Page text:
I approached this with cynicism, as Goldfrapp alternate between the dancefloor and the garret with each release, and after the rather ho-hum Head First, a return to stroky-beard minimalism seemed inevitable. And so it is. But my cynicism has been comprehensibly kicked in the bollocks, hard, by this fantastic album. It is a masterpiece, and easily their best since Felt Mountain (a record so unique that nothing can touch it). Another reason for my initial distrust was the song titles (see above photo). Add to this Alison’s Liz Fraser-like vocal leanings, and it seems Goldfrapp are trying too hard to be the Cocteau Twins, and standing on the shoulders of the best Cocteaus album, Treasure. Again, that’s been kicked in the bollocks. This is almost as good as Treasure. Yes – it’s that good! On initial hearings, however, it barely registers. All but one of the ten tracks are intimate arrangements of plucked acoustic guitar and strings – imagine a whole album of Clowns off of Seventh tree – and at first listen many of them sound alike. So clever and delicate are the tunes that they take several spins before they lodge in the mind. And lodge they do, take root and grow and unfold like a cancerous black rose in your brain. Alison’s voice is very mumbly, so you’ll need the lyric sheet to decipher these ‘tales of us’ which are all about murder, lust, revenge, sex, and gender reassignment; standard fare for Goldfrapp. Another album this recalls is Beth Gibbons’ Out of Season, which has a similar autumnal ambience, but I think this is even better than that. It’s certainly perfect for these darkening October days and will be in its element when the clocks go back. I would normally expect the disco trousers to be back for their next album, but my cynicism is rolling on the floor in agony, so go figure.
Marsheaux are a Greek duo, Marianthi Melitsi and Sophie Sarigiannidou, who produce the most sublime synthpop one could wish for. Their last album Lumineux Noir is their masterpiece – just listen to this! It’ll blow your socks off! Inhale isn’t quite as good – nothing matches the majesty of Ghost – but paradoxically in some ways it is an improvement. The synths are fatter, the beats meatier, the whole thing tighter and more driven-sounding. It barrels along without giving you chance to breathe, from the opening double-whammy of Self Control and the euphoric Secret Place through to the sinister loping of Alone, to the incredible rush that is End Is A New Start, which is one of the best things they have done and almost on a par with Ghost. (Sorry, but I love that song.) Sophie and Marianthi’s dispassionate Euro-diva voices are perfect for this sort of music, cruel ice-maidens singing about love and loss and lust. Some of the lyrics seem daft with perhaps a little lost in translation, but that’s all part of the charm. If there is one criticism of Inhale, it is perhaps a little too one-note for some tastes, but it isn’t a big problem. Marsheaux may have only one sound, and they stick to it ferociously with only the occasional experimental variation, but it is a great sound, and this is a great album.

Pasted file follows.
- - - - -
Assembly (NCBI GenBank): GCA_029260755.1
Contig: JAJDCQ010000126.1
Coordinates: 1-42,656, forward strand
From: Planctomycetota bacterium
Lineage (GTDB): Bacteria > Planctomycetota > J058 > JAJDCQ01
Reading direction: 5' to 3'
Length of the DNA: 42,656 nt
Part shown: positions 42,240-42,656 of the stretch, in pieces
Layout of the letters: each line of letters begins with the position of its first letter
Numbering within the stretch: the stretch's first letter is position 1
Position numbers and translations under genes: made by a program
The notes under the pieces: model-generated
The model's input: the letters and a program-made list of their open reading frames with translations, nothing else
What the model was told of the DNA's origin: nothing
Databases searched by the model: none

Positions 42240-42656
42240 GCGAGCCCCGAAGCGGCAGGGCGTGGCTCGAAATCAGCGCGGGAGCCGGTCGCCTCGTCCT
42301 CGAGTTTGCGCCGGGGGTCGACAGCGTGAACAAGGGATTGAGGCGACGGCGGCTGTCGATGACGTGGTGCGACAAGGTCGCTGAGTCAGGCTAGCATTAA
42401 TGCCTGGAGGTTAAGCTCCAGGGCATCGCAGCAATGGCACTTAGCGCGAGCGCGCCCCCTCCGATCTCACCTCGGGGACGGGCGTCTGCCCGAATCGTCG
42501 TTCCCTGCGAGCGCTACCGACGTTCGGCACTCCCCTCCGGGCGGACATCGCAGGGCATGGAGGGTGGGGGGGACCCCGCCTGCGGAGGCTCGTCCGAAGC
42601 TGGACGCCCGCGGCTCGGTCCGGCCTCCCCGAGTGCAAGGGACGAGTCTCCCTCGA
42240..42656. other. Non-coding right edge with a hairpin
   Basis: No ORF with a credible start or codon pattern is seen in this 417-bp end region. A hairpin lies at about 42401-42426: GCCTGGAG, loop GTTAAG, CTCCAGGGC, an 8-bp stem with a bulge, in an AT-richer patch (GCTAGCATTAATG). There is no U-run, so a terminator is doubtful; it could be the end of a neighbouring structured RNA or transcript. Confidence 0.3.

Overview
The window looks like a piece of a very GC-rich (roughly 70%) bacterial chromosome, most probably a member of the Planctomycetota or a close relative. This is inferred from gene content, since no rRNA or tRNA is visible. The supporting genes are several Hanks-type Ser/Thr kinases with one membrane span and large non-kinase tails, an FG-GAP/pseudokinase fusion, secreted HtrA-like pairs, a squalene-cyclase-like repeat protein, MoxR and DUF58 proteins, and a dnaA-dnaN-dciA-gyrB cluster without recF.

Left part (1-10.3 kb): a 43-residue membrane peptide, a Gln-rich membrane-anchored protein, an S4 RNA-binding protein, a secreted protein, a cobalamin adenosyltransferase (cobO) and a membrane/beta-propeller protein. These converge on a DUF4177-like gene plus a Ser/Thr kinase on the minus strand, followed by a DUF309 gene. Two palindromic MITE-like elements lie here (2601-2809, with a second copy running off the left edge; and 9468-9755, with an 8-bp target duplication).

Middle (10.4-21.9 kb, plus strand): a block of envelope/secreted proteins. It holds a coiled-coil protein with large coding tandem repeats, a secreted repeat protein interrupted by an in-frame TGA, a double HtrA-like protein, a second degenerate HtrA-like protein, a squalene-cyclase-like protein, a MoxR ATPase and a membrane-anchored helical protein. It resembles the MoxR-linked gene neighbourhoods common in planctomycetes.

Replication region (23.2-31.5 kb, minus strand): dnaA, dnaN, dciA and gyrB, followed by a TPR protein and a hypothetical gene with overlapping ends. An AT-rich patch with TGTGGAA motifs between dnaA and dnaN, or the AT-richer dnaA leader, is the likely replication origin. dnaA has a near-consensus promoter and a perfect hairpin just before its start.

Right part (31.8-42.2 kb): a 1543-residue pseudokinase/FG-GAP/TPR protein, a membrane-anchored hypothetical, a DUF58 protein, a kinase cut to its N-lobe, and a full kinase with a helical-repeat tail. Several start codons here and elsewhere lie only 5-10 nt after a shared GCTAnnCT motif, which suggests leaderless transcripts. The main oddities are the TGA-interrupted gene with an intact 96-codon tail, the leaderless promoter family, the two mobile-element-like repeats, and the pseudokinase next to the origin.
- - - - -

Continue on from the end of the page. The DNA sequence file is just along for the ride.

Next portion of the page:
The quintessential English autumn song. Oh my poor rheumatic back…
From the War of the Worlds soundtrack, this is surely the bleakest, saddest autumn song. You can almost see the falling leaves. Which leads us to…
Typically deadpan slice of mordant whimsy laced with beautiful melancholy.
Melodic, anthemic fare from Blackwood’s finest.
Slow and languid version of a jazz standard. Classy beyond words.
The very embodiment of autumnal melancholy.
The perfect accompaniment to a cold autumn evening by the fire.
Like Forever Autumn, another sad song about love and loss as the days grow darker.
Well, their name does evoke the American word for autumn, and this song – a cover version – is a surprisingly mellow tune about escaping to somewhere sunny, cos, ‘I hate the cold and rain and grey ugh.’
The funkiest tune on the list, to cheer you up after the gloom of all the others!